Essential coronavirus info Your safety is our first priority.
Kati is an MA Fashion Photography alumna working as a freelance photographer worldwide. Here she tells us about her unconventional path to photography.
Could you introduce yourself and your current role?
I’m Kati Turkina, but for photography I use the name Turkina Faso. I am a fashion photographer, working as a freelancer, worldwide. I spend most of the time in Moscow, Russia and London. Originally I am from Southern Russia.
How did you find the MA Fashion Photography at LCF?
I worked in journalism for five years. When the magazine stopped, I thought it is the right time to study. It was my dream to just concentrate on photography. I did a lot of research about courses in different countries, universities, schools. My final decision was to go to UAL. I spoke to alumni and read articles. I watched a few videos about the course and Paul Bevan in particular. Everything seemed so great.
Why did you choose to study at LCF?
The LCF MA Fashion Photography was the best course for me. I wanted to develop my research skills, be in a new society, closer to the fashion industry and meet new people.
What skills did you learn and are using now?
Most of things that I do in my commercial and personal work I got from university. This year gave me an understanding of the most important processes in the industry and in my everyday work.
No one will tell you how to do this or that, go there or here. It is all your responsibility. But if you want you will find everything.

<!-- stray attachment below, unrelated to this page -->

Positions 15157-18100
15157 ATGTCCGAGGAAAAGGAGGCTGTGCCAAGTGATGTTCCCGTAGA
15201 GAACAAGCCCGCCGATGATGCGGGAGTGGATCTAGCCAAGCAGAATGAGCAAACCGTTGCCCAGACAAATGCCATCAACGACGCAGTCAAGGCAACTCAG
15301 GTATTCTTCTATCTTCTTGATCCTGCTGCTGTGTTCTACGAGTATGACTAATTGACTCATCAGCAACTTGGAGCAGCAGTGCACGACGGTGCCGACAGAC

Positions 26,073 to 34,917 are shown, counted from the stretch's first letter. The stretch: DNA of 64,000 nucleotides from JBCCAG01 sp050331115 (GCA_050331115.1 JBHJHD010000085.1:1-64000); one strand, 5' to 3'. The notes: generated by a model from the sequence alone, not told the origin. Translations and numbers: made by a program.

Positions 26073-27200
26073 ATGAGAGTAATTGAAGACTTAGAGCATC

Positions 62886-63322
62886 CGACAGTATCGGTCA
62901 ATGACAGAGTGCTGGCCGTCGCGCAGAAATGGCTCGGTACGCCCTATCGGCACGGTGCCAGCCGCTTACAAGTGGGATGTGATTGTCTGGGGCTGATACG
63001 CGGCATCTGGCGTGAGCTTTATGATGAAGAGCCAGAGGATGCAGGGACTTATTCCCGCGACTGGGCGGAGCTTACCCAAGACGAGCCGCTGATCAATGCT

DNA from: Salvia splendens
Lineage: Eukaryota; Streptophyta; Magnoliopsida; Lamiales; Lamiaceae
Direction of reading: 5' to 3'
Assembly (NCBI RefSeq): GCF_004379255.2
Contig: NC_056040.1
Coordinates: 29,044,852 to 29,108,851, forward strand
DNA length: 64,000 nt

It also helped to improve my organisational skills. We used to do a lot of presentations (of ourselves, our current projects, future plans), discussions. Every submission was stressful, but important. Now I can present my work, I can speak about my photography, my aims, interests. I feel more confident and independent. I can see my strengths and weaknesses, analyse better and behave accordingly.
How did you get to where you are today?
I was a medical student for twelve years ago. After two years in medicine I left and started to explore new areas. We didn’t have any photography education in universities, so I went for Journalism, but always did photography on the side and felt that I was a photographer.
Since then, I found my thing, my way to dream. Moreover, I can say they came true one by one, because every day I do at least something small to support this process. Also people are so important in this process. When you have friends and colleagues, you are more powerful, inspired and together you can be really strong and successful.
What were your biggest challenges along the way?
During my study it was a big challenge to be in UK, to live alone in completely different environment, try to make extra money and understand the language.
Our course is for people who want to discover themselves. It is not only about technicalities or fashion, nice pictures of models or commercial stuff. It is something really personal. I was working with my identity and real interests, with realities of pressure and competition. I think to find yourself is the biggest challenge.
Tell us about an average day at your job?
I wake up and do yoga. And after I go to a shoot or do my computer work, retouching, mood boards, letters. Sometimes I work day by day without any gaps, but sometimes I have completely free time for my personal things. This is a really good thing about my job - I am flexible, I am free and depend only on my own schedule.
How would you define your own style?
I’m still trying things, I don’t want to create boundaries, so I work with objects, clothes, bodies. I use all those things to create my stories. All of them are personal although you never will tell this. I think that all things we produce are kind of self-portraits in a way.
What is your top tip for people who want to get into roles like yours?
Work as much as you can, explore yourself, do not stop asking. Even if you do commercial projects for clients, do not forget about your own aims and be honest with people and clear with yourself. Enjoy!